How to Market Your Fourth Quarter Events Like a Rock Star
Last week we covered how to get your events finalized and start to generate buzz via social media. This week we’re going to focus on how to best market your events.
Get the word out
As soon as you know what your event is and where and when it will take place, set up an Event Checklist and start promoting your event.
Communicate the following either via email, Facebook, or EventBrite (whatever your method of promoting the event and whatever is relevant to your event):
- Registration is open
- Early-bird registration is ending soon
- Countdown: Just XYZ days away from our event
- Call out those who said they’re attending
- Thank any partners and/or sponsors
- Remind them of the date, time, and location
- Encourage anyone attending to share it with their friends—go as far as providing your friends/attendees with language they can use to tweet. Features like ClickToTweet are free and easy and allows you to track how many people are actually using your material.
- Once people register (or commit to attending your event) by email, use the auto-response email as an opportunity to share with them possible tweets and/or ways to tell their friends via social media.
Blogs, Instagram, and Facebook posts
Can you write a blog post about the event? If you are presenting, can you write up a Q&A with the person(s) presenting (or, if it’s a trunk show, a Q&A with the designer)? Or, perhaps the presenter/designer would want to write a guest blog post. Might any partners be interested in contributing a blog post? Think about ways to write a blog post that is not only informative but entertaining, too.
You can also do an interview or Q&A with a designer (or whatever your event is) and tease it out via social media posts. Think of all the ways your content is collateral. Be creative with how you communicate your event.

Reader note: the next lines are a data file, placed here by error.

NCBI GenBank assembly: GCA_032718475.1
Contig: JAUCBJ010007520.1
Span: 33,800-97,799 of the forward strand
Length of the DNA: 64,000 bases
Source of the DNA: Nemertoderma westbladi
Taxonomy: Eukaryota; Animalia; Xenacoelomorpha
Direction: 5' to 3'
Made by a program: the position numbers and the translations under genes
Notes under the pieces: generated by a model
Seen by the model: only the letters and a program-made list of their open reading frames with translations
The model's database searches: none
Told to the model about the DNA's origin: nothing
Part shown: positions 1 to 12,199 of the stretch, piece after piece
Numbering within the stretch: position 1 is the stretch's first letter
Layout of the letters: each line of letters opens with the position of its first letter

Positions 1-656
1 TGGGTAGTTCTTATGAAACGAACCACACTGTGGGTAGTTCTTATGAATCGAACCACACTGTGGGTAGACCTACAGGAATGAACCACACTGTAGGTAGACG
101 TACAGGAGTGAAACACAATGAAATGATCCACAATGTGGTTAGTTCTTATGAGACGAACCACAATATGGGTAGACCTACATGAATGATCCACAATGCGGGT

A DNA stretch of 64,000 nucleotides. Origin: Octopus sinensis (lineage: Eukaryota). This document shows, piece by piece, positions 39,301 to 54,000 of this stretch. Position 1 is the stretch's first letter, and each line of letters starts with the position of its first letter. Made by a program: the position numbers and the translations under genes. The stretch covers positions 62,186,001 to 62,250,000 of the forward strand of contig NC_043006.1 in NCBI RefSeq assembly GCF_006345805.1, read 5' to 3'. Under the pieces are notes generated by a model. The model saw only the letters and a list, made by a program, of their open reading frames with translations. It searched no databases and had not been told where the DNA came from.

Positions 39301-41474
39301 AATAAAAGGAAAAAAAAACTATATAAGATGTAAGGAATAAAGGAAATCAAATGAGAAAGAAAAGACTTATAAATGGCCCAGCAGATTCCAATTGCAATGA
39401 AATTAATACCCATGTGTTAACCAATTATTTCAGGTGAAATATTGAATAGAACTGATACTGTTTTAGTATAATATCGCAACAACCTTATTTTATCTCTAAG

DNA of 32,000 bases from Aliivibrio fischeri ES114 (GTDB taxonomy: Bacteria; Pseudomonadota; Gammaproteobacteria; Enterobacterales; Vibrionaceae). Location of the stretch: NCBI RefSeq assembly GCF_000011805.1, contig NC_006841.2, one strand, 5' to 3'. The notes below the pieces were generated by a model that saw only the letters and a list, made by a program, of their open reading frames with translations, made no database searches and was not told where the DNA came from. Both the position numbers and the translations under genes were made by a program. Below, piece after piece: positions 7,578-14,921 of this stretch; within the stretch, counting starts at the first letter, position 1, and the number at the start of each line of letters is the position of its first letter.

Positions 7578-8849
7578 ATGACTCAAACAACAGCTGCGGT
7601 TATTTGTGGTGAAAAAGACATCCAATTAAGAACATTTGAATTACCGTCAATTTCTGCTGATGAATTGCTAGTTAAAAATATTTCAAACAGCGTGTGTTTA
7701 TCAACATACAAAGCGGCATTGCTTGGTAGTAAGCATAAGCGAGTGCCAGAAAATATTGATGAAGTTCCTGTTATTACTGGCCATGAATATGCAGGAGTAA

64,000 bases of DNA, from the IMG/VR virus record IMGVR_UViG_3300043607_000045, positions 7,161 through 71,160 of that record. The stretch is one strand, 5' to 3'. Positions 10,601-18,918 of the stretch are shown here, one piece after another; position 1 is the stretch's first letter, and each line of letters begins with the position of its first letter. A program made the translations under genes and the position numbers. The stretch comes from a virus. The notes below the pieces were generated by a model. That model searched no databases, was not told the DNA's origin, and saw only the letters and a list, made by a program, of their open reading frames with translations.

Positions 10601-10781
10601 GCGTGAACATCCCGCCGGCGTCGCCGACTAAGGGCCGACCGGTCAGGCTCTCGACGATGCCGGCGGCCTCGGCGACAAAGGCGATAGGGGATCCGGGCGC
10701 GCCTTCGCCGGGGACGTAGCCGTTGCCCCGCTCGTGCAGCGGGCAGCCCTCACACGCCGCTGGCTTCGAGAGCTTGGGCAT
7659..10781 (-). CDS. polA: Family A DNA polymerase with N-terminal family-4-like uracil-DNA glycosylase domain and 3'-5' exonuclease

Send out a press release and/or media advisory to local media and don’t forget to share your event with relevant industry associations. Associations often get asked for sources by members of the media, and if the association staff knows you’re planning an event, they’re more likely to share your contact info with reporters. Also, consumers find associations through website searches, and if you’re event is listed on an association website, they’re more likely to find you.
Don't overlook window displays and in-store merchandising displays—focus one or several on promoting your event. If you’re hosting something like a trunk show with a designer or a book signing with an author, what are you doing to capture the attention of those driving or walking by your shop?
I recently happened to drive by a store with a large poster of an author and her new book. This was not a store I had ever visited or thought I would be interested in, but the book signing made me pause. I ended up attending the event and loved it (and bought the book!). It never would have occurred to me to check out the shop had it not been for that front window display. Point is: Don’t overlook the obvious!
Next week, we’ll cover how to put all this planning and hard work into play on the day of the event as well as how to continue to leverage your event’s success once it ends.
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